Tony Horton is the 57-year-old fitness guru who created the P90X fitness system. As a highly sought after fitness instructor, Horton charges $5,000 per workout session and has trained celebrities like Sean Connery, Tom Petty, Bruce Springsteen and Usher.
Horton’s 90-day workout system, which guarantees to get trainees in the best shape of their life, brings in hundreds of millions of dollars in sales each year. P90X, or Power 90 Extreme, involves bodyweight training, cardio, plyometrics, martial arts, yoga and a nutrition plan.
We were lucky enough to talk to Horton over the phone about the most interesting parts about his lifestyle. Here are 10 facts about how one of the world’s most successful fitness gurus lives his life.
1. Horton never drinks coffee.
“I’ve never drank coffee. People are always going back and forth between ‘coffee is great,’ ‘there’s nothing wrong with coffee,’ and ‘I’m quitting coffee.’ I don’t have withdrawals when I quit cauliflower or broccoli. Or coconut water. I don’t have those same issues. If something’s so awesome that when you quit it you can’t even function for a week, what is that telling you?”
2. He sleeps a full 8 hours a night and wakes up at 7 a.m.
“My New Year’s resolution was 7-11. I try to wake up at 7 and go to bed at 11, get my 8 hours. It’s not always that way. I’ll go to bed at midnight if I get to sleep in late. I automatically wake up at 7 a.m., my eyes just open at that hour.”
3. Horton eats a full breakfast packed with protein and vegetables.
“First thing in the morning, if [my wife] is up she’ll make eggs, four or five egg whites scrambled with some onions and peppers and mushrooms and a little bit of arugula salad with basil and sliced avocado with ground pepper.”
4. What Tony Horton puts in his morning shakes:
“I’ll make a shake with blueberry, strawberry, cashews, and coconut water with flaxseed meal, chia-seed meal and protein powder. Beachbody, a company I work with, makes these boost products — one is a digestive one and one is a greens boost. I love the greens boost, it’s fantastic. I’ll put kale so it looks like I’m drinking ground up grass clippings. It’s fantastic. It depends if I put too much of one thing, or another; I never seem to get it exactly right, but it’s pretty much the same. It’s super filling, nutritious, and quick.”
5. Horton doesn’t eat protein bars.
“I don’t do bars anymore. I’m trying to stay away from manufactured food. I don’t care how fantastic it is. I would say that Quest bars are at the top of the list for healthy bars. I know the CEO of the company, they do their best.”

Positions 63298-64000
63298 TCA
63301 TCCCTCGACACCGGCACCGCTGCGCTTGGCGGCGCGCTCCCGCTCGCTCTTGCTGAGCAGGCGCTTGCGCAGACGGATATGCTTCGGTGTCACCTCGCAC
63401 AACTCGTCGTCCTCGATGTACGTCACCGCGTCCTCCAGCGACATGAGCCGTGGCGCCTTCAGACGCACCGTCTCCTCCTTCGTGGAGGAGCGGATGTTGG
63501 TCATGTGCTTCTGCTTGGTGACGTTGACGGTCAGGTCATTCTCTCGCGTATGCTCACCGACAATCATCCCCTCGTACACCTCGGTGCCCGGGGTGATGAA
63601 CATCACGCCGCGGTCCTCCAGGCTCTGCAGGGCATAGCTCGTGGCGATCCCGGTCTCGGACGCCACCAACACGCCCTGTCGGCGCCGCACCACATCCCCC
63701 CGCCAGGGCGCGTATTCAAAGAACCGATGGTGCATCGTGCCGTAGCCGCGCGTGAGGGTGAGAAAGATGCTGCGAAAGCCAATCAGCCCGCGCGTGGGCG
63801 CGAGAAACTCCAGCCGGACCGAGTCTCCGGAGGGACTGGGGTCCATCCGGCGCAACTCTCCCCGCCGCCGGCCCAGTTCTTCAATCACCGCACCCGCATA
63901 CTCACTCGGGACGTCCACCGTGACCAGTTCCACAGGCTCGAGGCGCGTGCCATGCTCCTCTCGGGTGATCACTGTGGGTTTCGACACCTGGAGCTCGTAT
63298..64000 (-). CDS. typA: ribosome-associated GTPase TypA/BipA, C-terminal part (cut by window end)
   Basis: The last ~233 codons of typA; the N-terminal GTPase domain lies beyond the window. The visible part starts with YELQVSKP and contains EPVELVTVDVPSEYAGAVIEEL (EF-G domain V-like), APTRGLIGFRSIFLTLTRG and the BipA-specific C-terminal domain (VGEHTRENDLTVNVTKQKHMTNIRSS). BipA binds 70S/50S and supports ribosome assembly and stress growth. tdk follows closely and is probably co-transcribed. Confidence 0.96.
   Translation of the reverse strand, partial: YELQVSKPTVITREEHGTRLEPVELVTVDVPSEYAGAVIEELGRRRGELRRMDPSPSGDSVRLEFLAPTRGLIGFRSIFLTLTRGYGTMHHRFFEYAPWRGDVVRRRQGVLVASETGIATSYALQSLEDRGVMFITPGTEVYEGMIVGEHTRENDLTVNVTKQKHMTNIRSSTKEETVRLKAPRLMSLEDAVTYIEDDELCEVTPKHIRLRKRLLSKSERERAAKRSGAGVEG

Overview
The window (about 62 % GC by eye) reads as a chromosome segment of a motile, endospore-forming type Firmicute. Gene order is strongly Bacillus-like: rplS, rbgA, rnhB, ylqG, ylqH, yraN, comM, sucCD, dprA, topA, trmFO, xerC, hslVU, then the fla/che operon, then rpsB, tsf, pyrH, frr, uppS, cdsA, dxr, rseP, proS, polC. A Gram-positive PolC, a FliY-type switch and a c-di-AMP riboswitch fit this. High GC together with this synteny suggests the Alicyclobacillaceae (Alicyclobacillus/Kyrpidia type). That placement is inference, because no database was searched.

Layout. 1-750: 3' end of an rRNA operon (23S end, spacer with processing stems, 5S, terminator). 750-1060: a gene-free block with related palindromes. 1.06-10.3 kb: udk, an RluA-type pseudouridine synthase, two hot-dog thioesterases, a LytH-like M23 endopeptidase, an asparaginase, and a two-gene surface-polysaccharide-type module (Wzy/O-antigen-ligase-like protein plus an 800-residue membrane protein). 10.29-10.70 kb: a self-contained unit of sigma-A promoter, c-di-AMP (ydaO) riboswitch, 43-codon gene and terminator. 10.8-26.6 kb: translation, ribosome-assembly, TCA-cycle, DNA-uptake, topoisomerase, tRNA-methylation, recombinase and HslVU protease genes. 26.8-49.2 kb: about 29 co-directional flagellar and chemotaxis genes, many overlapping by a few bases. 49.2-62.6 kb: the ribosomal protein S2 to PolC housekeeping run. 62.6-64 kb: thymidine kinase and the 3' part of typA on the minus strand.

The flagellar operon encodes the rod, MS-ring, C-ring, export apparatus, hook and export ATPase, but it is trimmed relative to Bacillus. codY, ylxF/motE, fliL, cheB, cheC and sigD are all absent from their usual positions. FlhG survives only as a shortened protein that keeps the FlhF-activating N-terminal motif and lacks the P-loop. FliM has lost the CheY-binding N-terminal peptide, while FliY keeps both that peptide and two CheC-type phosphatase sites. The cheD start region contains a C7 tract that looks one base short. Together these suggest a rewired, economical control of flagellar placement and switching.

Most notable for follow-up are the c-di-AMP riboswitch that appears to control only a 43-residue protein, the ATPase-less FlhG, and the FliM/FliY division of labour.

6. Here’s what he eats for protein instead:
“I do mixed nuts with dark chocolate chips in little plastic bag. It’s unsweetened dark chocolate with almonds and cashews and lightly salted. Bang.”
7. Horton loves yoga — here’s his favorite position:
“I’d have to say half-moon; I love half-moon. I love it because I’m pretty good at it — I can do it without putting my fingers on the ground.”
8. He’s much happier when he stays away from alcohol.
“No alcohol for me anymore. I never had a problem with it. Even when I drank it, I didn’t really want to. I just did because everyone else did. Without the alcohol I’m just happier, more productive. I don’t wake up with a headache or a flu the next morning like I used to.”
9. Even Tony Horton battles the greatest enemy to any diet: Sugar.
“The hardest thing for me was sugar. It’s been 8 months now, and I’m not completely off, but I used to have a big bowl of cereal every night. Two or three. It wasn’t like I was having sugar snacks. I was just having some puffed rice or I’d always have some ice cream or non-dairy fake ice cream. I was always eating chocolate chip cookies.”
10. Horton recommends reading books on mental and physical health.
“Mandatory reading is ‘The Big Picture’, by Tony Horton. That’s number one. John Ratey’s book ‘Spark’ is a great book on the effects of physical activity on brain function. Exercise is more so about your head and attitude and memory and cognition and your energy as it is changing the shape of your body. People exercise for various reasons. They do it because they want to look different in the future or feel better now, or they want to be able to function better as a human being or as an athlete. That’s a broad range of categories. I’m into the ‘I want to be better/feel good’ category.”